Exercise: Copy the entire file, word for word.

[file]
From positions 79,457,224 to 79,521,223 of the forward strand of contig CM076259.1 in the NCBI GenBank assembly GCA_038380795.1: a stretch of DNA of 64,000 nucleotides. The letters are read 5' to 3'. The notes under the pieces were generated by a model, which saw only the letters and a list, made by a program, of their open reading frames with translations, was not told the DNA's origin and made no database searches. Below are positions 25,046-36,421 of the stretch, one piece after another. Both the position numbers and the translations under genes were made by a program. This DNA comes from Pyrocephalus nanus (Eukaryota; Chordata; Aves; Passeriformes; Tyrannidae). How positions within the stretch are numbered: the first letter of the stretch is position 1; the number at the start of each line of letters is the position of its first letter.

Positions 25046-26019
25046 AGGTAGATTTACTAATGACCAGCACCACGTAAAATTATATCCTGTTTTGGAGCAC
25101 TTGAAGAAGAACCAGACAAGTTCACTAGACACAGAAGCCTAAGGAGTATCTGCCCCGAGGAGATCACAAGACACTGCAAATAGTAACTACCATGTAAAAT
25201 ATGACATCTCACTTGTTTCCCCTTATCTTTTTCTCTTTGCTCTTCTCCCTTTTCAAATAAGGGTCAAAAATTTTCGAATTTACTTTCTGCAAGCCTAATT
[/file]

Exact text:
From positions 79,457,224 to 79,521,223 of the forward strand of contig CM076259.1 in the NCBI GenBank assembly GCA_038380795.1: a stretch of DNA of 64,000 nucleotides. The letters are read 5' to 3'. The notes under the pieces were generated by a model, which saw only the letters and a list, made by a program, of their open reading frames with translations, was not told the DNA's origin and made no database searches. Below are positions 25,046-36,421 of the stretch, one piece after another. Both the position numbers and the translations under genes were made by a program. This DNA comes from Pyrocephalus nanus (Eukaryota; Chordata; Aves; Passeriformes; Tyrannidae). How positions within the stretch are numbered: the first letter of the stretch is position 1; the number at the start of each line of letters is the position of its first letter.

Positions 25046-26019
25046 AGGTAGATTTACTAATGACCAGCACCACGTAAAATTATATCCTGTTTTGGAGCAC
25101 TTGAAGAAGAACCAGACAAGTTCACTAGACACAGAAGCCTAAGGAGTATCTGCCCCGAGGAGATCACAAGACACTGCAAATAGTAACTACCATGTAAAAT
25201 ATGACATCTCACTTGTTTCCCCTTATCTTTTTCTCTTTGCTCTTCTCCCTTTTCAAATAAGGGTCAAAAATTTTCGAATTTACTTTCTGCAAGCCTAATT